Zero Water: Can California Agriculture Survive?

Mandatory Water Restrictions

On April 1, Gov. Jerry Brown of California announced the first ever statewide mandatory water reductions. “Today we are standing on dry grass where there should be five feet of snow,” Brown said after visiting a manual snow survey in the Sierra Nevada. “This historic drought demands unprecedented action.”

The new water restrictions require the state’s 400 local water supply agencies to reduce water usage by 25% overall. While a few smaller farms may be directly affected, the vast majority of farms that obtain their water from sources outside local water agencies will not fall under these new restrictions. Instead, they will be required to make detailed reports on their water usage to state regulators.

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Dead trees await collection in California’s San Joaquin Valley, victims of the record-breaking drought. (photo credit: deltacouncil.ca.gov)

Zero Water for Agriculture

The news for larger farms remains roughly the same as last year: zero water available. For the second year in a row, many won’t receive any water from the Central Valley Project, which allocates water from the state’s reservoirs. Farmers continue to respond to these shortages by fallowing vast tracts of land, by purchasing water allotments from their neighbors, by improving their irrigation techniques and by drilling new, deeper wells. According to one UC Davis study last year, California’s farmers have been replacing about three-fourths of lost rainfall with water pumped from these wells. Unfortunately, underground aquifers are not simply refilled. Not only are farmers losing a crucial buffer against future droughts, but in some areas in the Central Valley the land itself is actually sinking a foot per year due to aquifer depletion.

In contrast, surface water lagoons and reservoirs provide both water supply and flood management benefits by capturing water whenever it is available and storing it for use when needed. In October last year, one California farmer constructed a 40 acre irrigation reservoir as part of a strategy to save his trees during the prolonged drought. The reservoir, equipped with a unique RPE liner that resists UV degradation and prevents water loss through seepage, allowed him to capture and store water during the brief stormy periods last winter. Prior to construction of the new reservoir, he pumped over 500 acre feet of water into an old reservoir which leaked faster than he could fill it. This year, the new reservoir is full to overflowing with only 385 acre feet. This represents a significant savings of available water plus substantial electricity savings from pumping water.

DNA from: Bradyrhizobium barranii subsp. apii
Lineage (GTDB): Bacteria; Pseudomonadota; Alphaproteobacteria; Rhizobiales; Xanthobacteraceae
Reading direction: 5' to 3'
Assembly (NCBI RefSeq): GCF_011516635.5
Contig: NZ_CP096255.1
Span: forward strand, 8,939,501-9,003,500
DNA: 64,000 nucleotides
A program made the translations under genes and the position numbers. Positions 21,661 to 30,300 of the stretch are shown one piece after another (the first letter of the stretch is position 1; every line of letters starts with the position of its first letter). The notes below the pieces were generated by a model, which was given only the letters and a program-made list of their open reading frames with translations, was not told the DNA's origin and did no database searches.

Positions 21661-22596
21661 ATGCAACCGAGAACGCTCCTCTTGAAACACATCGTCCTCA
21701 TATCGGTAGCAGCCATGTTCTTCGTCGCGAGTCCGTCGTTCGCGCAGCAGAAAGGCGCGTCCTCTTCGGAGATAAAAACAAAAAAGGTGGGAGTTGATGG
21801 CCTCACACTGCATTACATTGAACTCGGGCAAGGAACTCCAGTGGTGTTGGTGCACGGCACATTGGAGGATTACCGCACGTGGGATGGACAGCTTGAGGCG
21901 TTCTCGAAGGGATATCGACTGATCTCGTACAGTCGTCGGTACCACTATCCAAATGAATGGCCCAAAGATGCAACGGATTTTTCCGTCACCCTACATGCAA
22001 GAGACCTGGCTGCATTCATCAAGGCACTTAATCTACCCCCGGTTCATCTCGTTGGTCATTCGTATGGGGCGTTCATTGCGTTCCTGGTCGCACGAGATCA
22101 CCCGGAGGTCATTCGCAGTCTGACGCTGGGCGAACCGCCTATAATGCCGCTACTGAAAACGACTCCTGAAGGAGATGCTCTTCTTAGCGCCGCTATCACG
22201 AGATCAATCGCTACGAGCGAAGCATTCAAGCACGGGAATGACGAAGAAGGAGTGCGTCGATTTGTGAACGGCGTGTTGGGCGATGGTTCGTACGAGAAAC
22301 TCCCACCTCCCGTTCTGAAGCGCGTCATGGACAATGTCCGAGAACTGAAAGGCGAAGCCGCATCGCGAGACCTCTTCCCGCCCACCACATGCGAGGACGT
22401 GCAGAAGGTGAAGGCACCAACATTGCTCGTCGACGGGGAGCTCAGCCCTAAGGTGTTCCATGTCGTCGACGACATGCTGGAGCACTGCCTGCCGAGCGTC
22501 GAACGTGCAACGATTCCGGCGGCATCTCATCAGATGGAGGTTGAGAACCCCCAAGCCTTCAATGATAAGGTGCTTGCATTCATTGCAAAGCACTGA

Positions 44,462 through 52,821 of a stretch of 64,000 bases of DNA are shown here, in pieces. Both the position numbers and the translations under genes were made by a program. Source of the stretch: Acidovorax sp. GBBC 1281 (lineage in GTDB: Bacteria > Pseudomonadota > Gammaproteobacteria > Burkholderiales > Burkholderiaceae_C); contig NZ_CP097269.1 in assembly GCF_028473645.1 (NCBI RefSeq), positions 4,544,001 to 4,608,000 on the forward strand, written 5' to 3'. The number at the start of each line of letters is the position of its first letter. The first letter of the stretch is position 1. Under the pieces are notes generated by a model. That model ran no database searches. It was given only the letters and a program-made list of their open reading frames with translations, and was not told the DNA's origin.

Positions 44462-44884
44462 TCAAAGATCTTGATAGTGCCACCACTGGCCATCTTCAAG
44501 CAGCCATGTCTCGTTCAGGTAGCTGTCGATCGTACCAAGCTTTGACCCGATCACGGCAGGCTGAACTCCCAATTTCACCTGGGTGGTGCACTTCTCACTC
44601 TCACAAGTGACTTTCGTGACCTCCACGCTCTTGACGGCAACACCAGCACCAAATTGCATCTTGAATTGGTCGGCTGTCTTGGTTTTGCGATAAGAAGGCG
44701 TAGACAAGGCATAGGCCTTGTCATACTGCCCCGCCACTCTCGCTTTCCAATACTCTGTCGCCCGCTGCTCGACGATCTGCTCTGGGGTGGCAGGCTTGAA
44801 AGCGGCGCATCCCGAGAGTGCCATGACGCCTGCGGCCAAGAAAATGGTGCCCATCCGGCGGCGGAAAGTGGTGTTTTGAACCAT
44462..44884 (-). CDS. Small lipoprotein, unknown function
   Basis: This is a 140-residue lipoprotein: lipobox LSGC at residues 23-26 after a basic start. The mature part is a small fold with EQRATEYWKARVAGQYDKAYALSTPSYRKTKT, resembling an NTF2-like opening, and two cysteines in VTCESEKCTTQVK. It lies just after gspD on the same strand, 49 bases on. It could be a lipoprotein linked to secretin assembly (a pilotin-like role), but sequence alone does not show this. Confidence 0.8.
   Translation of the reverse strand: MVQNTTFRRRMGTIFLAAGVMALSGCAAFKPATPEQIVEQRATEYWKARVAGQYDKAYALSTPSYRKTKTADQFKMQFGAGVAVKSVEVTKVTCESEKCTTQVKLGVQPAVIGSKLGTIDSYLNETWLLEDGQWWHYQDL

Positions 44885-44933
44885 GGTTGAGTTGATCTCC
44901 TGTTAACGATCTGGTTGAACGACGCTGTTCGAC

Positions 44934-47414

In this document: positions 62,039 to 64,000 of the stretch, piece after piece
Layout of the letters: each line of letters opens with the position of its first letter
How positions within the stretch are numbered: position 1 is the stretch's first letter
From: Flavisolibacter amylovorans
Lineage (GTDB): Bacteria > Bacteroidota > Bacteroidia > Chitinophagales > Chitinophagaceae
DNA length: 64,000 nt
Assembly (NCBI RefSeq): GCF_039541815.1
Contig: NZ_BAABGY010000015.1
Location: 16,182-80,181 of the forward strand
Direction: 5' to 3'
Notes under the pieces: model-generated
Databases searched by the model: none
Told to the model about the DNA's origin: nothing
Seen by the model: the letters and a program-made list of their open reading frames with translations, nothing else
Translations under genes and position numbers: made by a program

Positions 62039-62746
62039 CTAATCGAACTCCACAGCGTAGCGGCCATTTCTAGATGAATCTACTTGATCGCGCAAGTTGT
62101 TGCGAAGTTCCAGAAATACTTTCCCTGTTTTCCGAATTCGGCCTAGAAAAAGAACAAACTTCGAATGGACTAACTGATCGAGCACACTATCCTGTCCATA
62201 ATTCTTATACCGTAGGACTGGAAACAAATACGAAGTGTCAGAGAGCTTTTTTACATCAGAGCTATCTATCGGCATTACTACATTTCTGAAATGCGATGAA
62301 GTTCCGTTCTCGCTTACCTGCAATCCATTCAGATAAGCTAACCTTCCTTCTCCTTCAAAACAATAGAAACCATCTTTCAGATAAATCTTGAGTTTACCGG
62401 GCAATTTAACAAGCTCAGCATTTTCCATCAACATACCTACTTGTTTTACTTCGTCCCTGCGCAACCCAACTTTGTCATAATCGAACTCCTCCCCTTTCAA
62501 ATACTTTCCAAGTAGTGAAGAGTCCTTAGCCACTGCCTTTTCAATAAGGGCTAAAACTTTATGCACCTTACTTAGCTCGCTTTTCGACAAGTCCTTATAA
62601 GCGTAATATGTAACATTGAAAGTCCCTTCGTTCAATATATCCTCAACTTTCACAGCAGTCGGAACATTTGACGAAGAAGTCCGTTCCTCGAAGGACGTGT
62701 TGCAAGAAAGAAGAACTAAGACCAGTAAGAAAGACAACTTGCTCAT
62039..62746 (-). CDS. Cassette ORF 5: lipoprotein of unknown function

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A 40 acre irrigation pond lined with BTL’s RPEL-30 allows this farmer to store water at a substantially lower cost. (photo credit: BTL Liners)

Investing in Surface Water Storage

“BTL is conducting a comprehensive cost analysis to determine when this investment will pay for itself in its entirety. Preliminary indications show a significant cost-savings that will more than justify the client’s investment,” reported Michael Baron, President of BTL Liners. Those farmers who make wise investments in water management infrastructure are positioning themselves not only to survive the current drought with the least damage, but to improve their resilience for future periods of drought or even flooding. California’s agricultural industry should not ask “how much can we harvest per acre?” The question should be, “how much can we harvest with an acre-foot of water?”

“We are in an unprecedented, very serious situation,” Governor Brown warned in January, “At some point, we have to learn to live with nature, we have to get on nature’s side and not abuse the resources that we have.”

If you are a land owner or manager interested in learning more about the construction of irrigation reservoirs and farm ponds using impermeable reinforced polyethylene liners, please visit us online at http://www.btlliners.com or contact our project experts at 541-447-0712.

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